Friday afternoon, officials of Cristo Rey Dallas College Prep lower the ribbon on the school’s new $14.5 million Innovation Heart, which incorporates a gymnasium, arts classrooms, a eating facility, and counseling and administrative places of work.
It completes the school’s current development program and is the crown jewel of its Pleasurable Grove campus, according to Richard Joyner, chair of the school’s board.
But it was also a bittersweet second for a college acknowledged for its function-study courses for underserved college students.
Maryann Sarris Mihalopoulos, a driving force in raising cash for the key addition, wasn’t there. The effectively-known Dallas attorney and philanthropist experienced died considerably less than a week previously from issues pursuing sudden cardiac arrest in September.
“Maryann gave us big momentum,” mentioned Joyner, president of Tolleson Wealth Management. “She brought in so several new people into the Cristo Rey neighborhood, it would have been definitely difficult for us to complete that building without having her.
“It’s tough for me to describe how impactful she was to the complete college community.”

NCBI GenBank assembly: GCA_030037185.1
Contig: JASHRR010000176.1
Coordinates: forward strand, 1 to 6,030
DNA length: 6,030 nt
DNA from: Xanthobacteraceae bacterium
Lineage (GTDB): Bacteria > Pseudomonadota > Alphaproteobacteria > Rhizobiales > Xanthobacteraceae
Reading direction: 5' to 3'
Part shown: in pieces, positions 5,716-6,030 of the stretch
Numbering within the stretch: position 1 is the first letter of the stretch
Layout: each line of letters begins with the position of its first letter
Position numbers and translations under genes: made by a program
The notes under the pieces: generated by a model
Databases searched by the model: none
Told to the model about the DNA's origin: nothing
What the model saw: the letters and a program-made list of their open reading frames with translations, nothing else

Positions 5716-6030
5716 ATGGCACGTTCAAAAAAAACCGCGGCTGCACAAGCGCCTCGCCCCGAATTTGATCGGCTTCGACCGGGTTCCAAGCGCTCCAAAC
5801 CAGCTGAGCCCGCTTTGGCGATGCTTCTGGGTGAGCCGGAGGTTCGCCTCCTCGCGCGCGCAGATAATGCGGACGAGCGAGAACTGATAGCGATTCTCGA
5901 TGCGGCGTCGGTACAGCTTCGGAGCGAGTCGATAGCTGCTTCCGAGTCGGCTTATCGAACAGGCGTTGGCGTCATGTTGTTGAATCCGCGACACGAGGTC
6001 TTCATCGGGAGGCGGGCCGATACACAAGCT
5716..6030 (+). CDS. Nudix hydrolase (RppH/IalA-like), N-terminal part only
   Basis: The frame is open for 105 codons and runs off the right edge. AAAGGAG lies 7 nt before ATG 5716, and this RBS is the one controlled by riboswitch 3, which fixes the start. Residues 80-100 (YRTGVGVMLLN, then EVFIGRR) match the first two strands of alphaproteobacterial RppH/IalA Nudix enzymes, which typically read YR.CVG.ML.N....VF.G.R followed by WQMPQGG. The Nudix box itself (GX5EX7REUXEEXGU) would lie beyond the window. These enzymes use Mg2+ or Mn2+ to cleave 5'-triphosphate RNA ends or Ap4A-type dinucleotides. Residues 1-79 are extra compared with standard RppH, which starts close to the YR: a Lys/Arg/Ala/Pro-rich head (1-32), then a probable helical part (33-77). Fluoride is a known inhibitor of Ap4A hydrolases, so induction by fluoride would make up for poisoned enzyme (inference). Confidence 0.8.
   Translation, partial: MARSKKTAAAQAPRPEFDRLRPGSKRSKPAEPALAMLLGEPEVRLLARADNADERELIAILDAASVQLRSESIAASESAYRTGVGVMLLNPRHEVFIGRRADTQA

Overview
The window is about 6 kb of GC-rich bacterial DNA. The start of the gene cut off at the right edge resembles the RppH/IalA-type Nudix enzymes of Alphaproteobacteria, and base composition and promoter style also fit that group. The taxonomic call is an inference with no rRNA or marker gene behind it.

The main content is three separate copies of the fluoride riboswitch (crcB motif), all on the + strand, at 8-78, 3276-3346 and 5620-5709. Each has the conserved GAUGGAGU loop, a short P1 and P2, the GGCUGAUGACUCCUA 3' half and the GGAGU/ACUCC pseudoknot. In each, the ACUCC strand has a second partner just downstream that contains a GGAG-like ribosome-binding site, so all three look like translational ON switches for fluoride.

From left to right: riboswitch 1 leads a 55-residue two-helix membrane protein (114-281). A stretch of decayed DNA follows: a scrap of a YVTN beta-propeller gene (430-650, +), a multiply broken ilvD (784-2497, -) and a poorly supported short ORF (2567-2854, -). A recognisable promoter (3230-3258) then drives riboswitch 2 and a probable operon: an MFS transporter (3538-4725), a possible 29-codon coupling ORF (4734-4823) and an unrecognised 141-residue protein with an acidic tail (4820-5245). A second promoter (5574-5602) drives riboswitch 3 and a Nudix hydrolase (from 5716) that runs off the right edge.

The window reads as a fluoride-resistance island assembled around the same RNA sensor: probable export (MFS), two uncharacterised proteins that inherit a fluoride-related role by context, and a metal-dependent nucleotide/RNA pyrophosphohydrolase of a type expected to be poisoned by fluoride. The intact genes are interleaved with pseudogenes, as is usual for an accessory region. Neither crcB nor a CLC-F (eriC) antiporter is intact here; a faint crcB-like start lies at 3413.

Joyner lately appointed Mihalopoulos to chair the search committee for a new Cristo Rey president.
“She experienced big energy,” he reported. “Always favourable and optimistic. Never experienced a hard time building decisions. Had excellent instincts about everything. What a ball of existence. Glowing persona. This is so unfortunate.”
Mihalopoulos, who was 60, wasn’t an individual you’d assume to have heart difficulties. She was in good shape and an avid walker.
But on Sept. 10, she was sitting at her business office desk when she obtained up to show a young lawyer colleague a photograph on her cellphone. She explained she felt faint, then collapsed. She invested 6 months in intensive care at Baylor University Healthcare facility ahead of dying on Oct. 24, surrounded by beloved types.
“It was a total shock,” reported Reena Morris, a shut friend considering that childhood. “Due to the fact she’d created it 6 weeks, we considered she’d turned the corner.
“Maryann was the glue for all of us. I inform all people, ‘She was the bus driver, and we were the passengers on her bus.’ She informed everyone what to do, and we all did it.
“She was a fighter. She was fierce. I usually claimed, ‘Don’t at any time undervalue Maryann.’
“She cherished entertaining. She could normally come across an excuse to throw a get together.”